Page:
Corallorhiza. Corallorhiza odontorhiza (Willd.) Nutt. Coral-root. (Fam. Orchidaceae.)—This is a parasitic leafless herb, sending up from a coral-like rhizome a simple scape or flower stem, from six to sixteen inches high, furnished with sheaths instead of leaves, of a light brown or purplish color, and bearing small, greenish-brown flowers in a long spike. The plant grows throughout the United States east of the Mississippi. The rhizome is the part used. It is much branched and toothed, and of a brown color, and its resemblance to coral gave name to the plant. It has a strong peculiar odor, and an astringent bitterish taste. It is much valued by the eclectics as diaphoretic in fevers; dose, of powder, thirty grains (2 Gm.) every two hours.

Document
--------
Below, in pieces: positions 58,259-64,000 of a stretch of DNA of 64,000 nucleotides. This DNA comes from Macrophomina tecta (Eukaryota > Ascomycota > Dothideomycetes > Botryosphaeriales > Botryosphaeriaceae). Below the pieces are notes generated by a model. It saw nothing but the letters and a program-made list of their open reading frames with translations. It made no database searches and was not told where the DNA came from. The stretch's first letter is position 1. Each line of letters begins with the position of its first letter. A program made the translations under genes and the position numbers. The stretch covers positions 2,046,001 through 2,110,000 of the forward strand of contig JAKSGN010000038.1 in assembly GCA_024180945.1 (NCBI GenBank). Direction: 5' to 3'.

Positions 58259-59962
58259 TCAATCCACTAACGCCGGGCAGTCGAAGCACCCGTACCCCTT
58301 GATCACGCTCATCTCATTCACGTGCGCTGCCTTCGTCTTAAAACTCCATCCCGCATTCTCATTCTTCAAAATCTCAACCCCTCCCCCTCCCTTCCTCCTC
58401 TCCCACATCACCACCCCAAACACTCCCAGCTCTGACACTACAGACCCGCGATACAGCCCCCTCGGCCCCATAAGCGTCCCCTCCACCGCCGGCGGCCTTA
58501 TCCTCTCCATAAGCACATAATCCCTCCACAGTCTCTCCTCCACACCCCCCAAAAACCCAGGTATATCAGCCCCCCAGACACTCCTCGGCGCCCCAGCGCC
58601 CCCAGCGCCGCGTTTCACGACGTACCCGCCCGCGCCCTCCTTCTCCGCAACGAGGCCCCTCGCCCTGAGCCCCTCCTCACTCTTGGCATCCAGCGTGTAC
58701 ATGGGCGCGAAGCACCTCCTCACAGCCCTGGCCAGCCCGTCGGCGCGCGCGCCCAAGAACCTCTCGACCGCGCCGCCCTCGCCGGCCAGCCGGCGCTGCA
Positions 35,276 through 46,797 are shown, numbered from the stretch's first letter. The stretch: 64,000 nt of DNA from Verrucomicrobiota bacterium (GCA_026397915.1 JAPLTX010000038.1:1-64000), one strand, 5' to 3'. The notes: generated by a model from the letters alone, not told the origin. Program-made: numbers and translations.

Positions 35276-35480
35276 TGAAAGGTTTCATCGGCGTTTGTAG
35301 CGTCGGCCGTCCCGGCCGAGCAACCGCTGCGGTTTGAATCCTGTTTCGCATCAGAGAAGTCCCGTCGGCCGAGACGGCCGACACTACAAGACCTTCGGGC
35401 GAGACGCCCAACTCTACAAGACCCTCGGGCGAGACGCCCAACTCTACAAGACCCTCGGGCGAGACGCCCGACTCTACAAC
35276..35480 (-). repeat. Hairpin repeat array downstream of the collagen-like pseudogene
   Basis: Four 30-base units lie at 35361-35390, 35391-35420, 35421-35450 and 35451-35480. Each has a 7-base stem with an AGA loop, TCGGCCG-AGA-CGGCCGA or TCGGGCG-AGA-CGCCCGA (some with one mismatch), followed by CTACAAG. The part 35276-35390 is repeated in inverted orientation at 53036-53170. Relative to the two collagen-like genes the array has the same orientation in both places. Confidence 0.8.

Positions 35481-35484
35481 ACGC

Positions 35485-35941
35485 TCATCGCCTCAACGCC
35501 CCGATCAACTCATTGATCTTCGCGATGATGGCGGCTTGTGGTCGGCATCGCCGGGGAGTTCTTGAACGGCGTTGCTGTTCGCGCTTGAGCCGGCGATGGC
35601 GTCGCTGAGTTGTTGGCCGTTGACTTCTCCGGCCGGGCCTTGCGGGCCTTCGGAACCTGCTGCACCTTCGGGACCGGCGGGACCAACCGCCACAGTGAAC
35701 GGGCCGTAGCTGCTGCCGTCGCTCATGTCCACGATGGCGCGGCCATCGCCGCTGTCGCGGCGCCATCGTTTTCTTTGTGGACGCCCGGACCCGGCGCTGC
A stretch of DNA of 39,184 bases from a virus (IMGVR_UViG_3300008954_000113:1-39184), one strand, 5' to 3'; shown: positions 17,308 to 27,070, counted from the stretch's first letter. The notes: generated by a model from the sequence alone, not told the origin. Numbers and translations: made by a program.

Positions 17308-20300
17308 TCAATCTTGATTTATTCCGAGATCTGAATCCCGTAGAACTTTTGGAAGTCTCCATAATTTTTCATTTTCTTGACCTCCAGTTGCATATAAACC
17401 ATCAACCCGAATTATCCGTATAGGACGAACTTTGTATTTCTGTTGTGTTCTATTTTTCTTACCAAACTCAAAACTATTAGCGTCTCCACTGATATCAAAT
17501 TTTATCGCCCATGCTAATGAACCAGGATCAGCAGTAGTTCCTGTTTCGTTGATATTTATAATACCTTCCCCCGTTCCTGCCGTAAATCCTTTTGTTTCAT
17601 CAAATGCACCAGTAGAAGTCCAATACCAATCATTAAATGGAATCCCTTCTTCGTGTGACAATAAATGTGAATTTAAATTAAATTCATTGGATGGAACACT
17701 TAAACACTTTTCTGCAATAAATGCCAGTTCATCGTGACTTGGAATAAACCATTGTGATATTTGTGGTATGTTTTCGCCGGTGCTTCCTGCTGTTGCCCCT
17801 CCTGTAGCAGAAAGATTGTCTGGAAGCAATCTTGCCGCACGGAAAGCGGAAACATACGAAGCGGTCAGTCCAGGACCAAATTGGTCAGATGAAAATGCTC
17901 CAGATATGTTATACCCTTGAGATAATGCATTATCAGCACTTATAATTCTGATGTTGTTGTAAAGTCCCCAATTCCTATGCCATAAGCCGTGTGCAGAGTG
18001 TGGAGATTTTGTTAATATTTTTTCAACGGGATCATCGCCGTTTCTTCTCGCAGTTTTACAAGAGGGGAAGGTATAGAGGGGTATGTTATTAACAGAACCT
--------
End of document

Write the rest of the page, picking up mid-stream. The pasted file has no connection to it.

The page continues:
The Dispensatory of the United States of America, 1918, was edited by Joseph P. Remington, Horatio C. Wood and others.